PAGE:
If the idea of getting sand between your toes makes you itch, a summer city break may be more your cup of tea! The United Kingdom is full of historic and exciting cities that provide opportunities to escape your everyday routine.
Calton Hill is in the centre of Scotland's capital city and is the ideal place to watch the sunset on a summer evening. Edinburgh breaks can be as long or as short as you like, but you'll be able to see most of the major sights over three days in the city. For a more relaxed pace, a week-long holiday will let you explore in a leisurely style.
If you intend to catch the Fringe Festival Edinburgh is famous for, August is the month to go. Plan your break in the three weeks between August 4th and 28th this year. The city comes alive with performances popping up on stages across the city. There's sure to be an act that makes you smile.
Glasgow is in Scotland's western lowlands. The city has become a cultural centre in recent years thanks to the beautiful Victorian and Art Nouveau architecture, many museums, art galleries and beautiful botanic gardens.
Booking ahead will provide peace of mind, and luxury and budget accommodation options are available. You'll find plenty of things to do for an enjoyable half-term break with the grandchildren or a brief getaway without children. Glasgow is best between March and August when the weather is milder. You’ll want at least two days to get to know this city.
Manchester was known for its wool, cotton and fabric production in the industrial era. Today the city boasts cultural attractions such as the Science and Industry Museum, Manchester Art Gallery and People’s History Museum. There is more than enough to keep you and the family entertained on a short (or long) city break.
Bristol is famous for Banksy and being the first British city to be named a European Green Capital. It's easy to cycle around Bristol thanks to the city's cycle-path network. The public transport links are also robust. Bristol is jam-packed with museums and art galleries and has many great live music venues, too.
Take a wander around the city to discover the graffiti artworks that brought Banksy his fame. Streetside cafes and cosy pubs offer plenty of opportunities to sit and watch the world go by. Bristol is also close to Bath, making it the ideal place to enjoy grand Georgian architecture and the ancient Roman Baths just 12 miles to the east.
3 ideas for glamping, camping and getting out in the wild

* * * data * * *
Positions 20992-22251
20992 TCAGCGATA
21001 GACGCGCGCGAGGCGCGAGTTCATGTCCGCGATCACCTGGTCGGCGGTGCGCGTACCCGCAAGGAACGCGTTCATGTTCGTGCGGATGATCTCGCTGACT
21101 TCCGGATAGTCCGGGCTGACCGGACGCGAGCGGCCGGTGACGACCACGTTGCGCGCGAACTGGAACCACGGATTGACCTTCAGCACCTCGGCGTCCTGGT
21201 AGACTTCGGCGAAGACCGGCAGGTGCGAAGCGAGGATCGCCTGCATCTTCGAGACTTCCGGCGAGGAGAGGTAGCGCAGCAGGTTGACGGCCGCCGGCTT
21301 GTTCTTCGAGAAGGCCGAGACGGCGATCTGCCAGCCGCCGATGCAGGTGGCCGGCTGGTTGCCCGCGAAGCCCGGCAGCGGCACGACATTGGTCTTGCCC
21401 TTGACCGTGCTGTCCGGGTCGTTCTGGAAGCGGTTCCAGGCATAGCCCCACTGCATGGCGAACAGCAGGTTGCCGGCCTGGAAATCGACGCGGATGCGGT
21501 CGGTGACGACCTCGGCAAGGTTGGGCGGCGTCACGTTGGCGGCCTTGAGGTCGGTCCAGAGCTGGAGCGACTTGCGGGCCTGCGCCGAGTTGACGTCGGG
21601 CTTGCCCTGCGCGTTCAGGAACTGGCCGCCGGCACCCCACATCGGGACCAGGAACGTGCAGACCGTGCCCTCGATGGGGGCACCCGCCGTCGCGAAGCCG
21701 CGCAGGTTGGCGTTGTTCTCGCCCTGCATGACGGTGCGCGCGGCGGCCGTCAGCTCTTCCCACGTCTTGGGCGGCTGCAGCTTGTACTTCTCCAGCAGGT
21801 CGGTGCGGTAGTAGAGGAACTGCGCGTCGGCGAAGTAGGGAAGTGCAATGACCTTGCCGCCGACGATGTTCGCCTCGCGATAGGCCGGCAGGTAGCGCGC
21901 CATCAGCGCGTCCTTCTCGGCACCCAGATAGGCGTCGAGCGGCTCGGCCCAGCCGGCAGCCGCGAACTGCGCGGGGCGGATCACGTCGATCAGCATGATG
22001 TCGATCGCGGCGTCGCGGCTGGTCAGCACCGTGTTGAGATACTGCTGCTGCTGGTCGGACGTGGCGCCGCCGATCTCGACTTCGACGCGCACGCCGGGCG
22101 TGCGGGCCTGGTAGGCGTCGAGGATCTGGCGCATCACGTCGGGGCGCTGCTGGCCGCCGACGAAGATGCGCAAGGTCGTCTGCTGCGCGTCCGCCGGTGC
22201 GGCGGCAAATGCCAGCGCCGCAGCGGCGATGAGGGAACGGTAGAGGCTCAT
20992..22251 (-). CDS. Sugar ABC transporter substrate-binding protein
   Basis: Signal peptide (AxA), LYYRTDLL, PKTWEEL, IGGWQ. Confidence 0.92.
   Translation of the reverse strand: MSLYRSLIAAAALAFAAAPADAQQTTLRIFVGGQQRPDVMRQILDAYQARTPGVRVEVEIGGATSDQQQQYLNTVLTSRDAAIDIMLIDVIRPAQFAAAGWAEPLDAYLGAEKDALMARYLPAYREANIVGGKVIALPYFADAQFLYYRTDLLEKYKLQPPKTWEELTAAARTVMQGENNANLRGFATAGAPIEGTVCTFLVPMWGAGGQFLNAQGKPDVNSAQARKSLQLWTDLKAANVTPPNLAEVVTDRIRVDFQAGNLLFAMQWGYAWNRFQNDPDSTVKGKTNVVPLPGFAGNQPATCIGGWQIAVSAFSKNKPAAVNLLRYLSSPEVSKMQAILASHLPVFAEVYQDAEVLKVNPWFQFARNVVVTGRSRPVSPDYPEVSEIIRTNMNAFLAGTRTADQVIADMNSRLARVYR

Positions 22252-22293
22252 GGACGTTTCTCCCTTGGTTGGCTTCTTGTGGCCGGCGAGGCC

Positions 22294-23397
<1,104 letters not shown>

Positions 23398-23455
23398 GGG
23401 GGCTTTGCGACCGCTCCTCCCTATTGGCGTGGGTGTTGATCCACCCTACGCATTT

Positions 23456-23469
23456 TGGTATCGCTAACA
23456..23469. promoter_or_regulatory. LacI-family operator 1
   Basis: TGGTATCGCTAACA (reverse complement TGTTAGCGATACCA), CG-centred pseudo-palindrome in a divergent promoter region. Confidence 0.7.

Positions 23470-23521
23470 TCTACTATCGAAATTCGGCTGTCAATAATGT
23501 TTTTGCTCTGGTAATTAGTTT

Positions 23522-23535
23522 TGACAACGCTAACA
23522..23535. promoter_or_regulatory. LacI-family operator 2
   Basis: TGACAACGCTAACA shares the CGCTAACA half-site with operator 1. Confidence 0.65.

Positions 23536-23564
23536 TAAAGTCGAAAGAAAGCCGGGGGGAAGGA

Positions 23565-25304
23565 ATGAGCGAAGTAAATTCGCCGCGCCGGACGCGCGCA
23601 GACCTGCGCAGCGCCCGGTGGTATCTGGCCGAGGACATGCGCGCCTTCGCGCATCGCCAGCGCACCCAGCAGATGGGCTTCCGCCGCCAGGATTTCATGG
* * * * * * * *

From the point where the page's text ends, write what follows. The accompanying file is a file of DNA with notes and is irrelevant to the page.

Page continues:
If holidays for you are about leaving behind home comforts and indulging your wilder side, a trip to any National Park in the United Kingdom is a great choice. We’ve noted our favourite wild spaces with accommodation options for you below.
In northwestern Wales, you'll find Snowdonia National Park. This beautiful mountainous area has pockets of woodland, a rugged coastline and long or short treks to delight holidaymakers. For those looking for something a little different, a visit to the Centre for Alternative Technology near Machynlleth is worth a look. The centre has activities for young and old and you’re sure to leave with a new perspective on the world.
Snowdonia has plenty of accommodation options, from holiday cottages to B&B pubs, camping sites you can pitch a tent on or glamping yurts, tipis and quirky shepherd huts with comfy beds. One of our favourites is the secluded Eco Retreats on the edge of Snowdonia. The completely off-grid glamping perfectly balances ultimate comfort and rustic charm.
2. Peak District
The Peak District is massive, covering more than 500 square miles. The bulk of it sits within Derbyshire, while the northern and eastern edges stretch into Yorkshire and Greater Manchester. The area is famous for ramblers and those keen on longer treks. Self-catering accommodation can be booked in advance for peace of mind if you’re choosing to complete some of the longer hikes through the area.
3. Lake District
Famous for its lakes, forests and mountains, the Lake District is a firm favourite for summer holidays in the United Kingdom. Famous poets and writers such as Wandsworth, Beatrix Potter and John Ruskin spent many happy days here and were inspired by the beautiful vistas.
Windermere is the perfect spot to enjoy water sports, cruise on the lake or try fishing from the banks or a boat. Ambleside, Keswick and Grasmere are some of the most popular spots in the area. If you want to avoid the crowds, book your holiday in late spring or summer to avoid the school holiday crowds. Choosing these times will also help you find bargain prices for luxurious accommodation!
Summer holidays in the United Kingdom
Whether you’re keen to relax on a long sandy beach or trek through breathtaking scenery, there is a holiday spot in the United Kingdom that's sure to suit you! Staycations are often far less hassle than trips abroad, as there's no need to worry about flights and passport controls! Even so, there are many cheap places abroad to tempt you. So maybe two summer holidays this year isn't out of the question if you choose to explore the United Kingdom and a budget location that’s a little further afield.